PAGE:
The occurrence of azoles resistant isolates of A. fumigatus varies worldwide, from 2.1–20% in the UK, 10–12% in the Europe, 10% in Asia, Africa, America and Australia to 1.75% in India, probably due to varying usage of azole fungicides that may select for resistance (30).
Amongst our isolates, A. flavus was the most common one. A. flavus is the cause of a broad spectrum of human diseases predominantly in Asia, the Middle East, and Africa possibly due to its ability to survive better in hot and arid climatic conditions compared to other Aspergillus spp (31). At present, the development of azole resistance is mainly associated with A. fumigatus and less so with A. flavus and A. terreus; however, further surveillance is warranted. In a collection of 590 clinical isolates, from five centers in USA and Europe, the rate of voriconazole resistance in A. flavus was estimated at ~2% using an ECV of >1 μg/mL (32).
There is limited data from Pakistan on the mold antifungal surveillance. A study was conducted in the Armed Forces Institute of Pathology, Rawalpindi from January through December, 2016. 110 isolates; 45 (40.9%) A. fumigatus, 40 (36.3%) Alternaria alternata, and 25 (22.7%) Cladosporium sphaerospermum were tested against amphotericin B, fluconazole and voriconazole by broth microdilution method. The overall voriconazole and amphotericin B susceptibility rates were 82.2% and 84.5%, respectively. Voriconazole resistance was seen in only 1 (2.5%) A. fumigatus isolate, which was not confirmed by genotyping (33). Due to our limited resources, our study also lacks the detection of molecular mechanisms of azole resistance in our clinical isolates.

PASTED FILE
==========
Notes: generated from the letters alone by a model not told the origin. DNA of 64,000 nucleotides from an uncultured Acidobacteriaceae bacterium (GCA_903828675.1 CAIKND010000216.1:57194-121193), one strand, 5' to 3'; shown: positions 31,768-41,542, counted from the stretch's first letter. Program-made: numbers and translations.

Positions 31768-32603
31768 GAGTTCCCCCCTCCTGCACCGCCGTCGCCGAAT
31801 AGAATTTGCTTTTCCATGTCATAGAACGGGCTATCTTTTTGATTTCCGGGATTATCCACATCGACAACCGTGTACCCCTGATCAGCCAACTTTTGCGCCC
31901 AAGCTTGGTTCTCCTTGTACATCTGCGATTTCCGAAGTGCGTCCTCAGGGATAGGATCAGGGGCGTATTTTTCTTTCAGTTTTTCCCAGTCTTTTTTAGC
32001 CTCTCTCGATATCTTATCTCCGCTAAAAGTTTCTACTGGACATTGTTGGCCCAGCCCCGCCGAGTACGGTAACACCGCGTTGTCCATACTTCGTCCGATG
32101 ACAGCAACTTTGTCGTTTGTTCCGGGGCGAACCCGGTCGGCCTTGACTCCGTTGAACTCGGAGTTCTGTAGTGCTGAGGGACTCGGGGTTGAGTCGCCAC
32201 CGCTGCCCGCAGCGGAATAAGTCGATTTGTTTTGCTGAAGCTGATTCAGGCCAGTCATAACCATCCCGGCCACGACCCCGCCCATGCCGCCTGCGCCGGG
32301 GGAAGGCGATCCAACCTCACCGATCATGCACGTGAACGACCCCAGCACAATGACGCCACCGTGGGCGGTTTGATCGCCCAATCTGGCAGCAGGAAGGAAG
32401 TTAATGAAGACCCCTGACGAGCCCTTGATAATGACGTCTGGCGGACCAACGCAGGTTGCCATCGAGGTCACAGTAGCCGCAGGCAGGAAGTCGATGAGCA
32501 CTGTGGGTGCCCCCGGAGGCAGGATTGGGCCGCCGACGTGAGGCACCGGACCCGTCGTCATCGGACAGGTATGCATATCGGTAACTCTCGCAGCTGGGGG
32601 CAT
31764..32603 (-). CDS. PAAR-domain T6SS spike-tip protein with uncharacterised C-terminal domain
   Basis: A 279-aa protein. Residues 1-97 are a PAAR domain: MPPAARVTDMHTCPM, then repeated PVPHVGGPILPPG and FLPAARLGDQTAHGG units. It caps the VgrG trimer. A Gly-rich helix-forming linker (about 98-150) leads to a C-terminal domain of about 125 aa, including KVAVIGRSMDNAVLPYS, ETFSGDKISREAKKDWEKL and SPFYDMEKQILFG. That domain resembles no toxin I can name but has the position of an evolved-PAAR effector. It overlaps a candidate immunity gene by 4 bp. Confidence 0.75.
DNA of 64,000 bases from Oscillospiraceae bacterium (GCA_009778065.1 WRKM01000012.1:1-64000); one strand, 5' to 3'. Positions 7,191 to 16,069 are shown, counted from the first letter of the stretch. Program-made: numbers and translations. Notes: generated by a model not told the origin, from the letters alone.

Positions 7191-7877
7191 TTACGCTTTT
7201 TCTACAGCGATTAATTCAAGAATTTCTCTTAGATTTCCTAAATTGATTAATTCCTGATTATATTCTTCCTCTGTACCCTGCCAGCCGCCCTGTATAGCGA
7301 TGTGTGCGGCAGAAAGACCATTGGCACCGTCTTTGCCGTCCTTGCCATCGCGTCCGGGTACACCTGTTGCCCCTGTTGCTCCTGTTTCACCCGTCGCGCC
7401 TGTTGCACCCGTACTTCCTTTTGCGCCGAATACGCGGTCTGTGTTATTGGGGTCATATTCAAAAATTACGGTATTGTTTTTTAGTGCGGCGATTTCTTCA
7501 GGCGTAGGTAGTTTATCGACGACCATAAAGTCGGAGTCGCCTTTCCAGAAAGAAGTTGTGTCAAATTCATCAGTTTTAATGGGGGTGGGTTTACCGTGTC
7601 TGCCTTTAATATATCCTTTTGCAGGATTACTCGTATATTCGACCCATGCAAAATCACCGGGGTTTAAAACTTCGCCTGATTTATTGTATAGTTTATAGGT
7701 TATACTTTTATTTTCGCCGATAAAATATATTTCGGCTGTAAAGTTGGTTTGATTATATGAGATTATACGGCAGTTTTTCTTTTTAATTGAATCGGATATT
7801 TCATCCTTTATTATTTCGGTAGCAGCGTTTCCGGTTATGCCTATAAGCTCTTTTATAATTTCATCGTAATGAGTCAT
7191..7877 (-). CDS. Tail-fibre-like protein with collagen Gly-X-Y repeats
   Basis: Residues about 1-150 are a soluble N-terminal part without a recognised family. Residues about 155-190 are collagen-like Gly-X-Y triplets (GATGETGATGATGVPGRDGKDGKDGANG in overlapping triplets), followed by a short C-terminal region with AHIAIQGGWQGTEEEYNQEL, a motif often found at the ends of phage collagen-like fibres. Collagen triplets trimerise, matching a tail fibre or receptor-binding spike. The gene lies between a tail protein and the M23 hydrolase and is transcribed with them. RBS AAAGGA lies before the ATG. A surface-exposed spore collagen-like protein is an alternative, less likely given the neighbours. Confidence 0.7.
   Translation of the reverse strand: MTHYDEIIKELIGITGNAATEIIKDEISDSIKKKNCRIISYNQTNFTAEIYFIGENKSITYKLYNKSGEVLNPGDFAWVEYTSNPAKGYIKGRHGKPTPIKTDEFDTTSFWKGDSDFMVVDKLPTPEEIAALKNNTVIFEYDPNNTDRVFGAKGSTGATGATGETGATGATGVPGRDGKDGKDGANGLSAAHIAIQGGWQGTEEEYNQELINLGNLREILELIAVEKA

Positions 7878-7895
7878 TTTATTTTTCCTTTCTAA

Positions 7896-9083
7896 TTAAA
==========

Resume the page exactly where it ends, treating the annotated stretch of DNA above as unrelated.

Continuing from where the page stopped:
Future directions necessitate surveillance of our environmental and clinical isolates, to determine any rising MICs, and change in our local epidemiology. This MIC data should be linked to clinical antifungal usage and therapeutic drug monitoring in patients who are on long-term azole therapy, as in CPA cases. Another concern is the missing data on the quantity and the types of antifungals used in agriculture, as Pakistan is an agricultural economy and there is high risk of excessive use.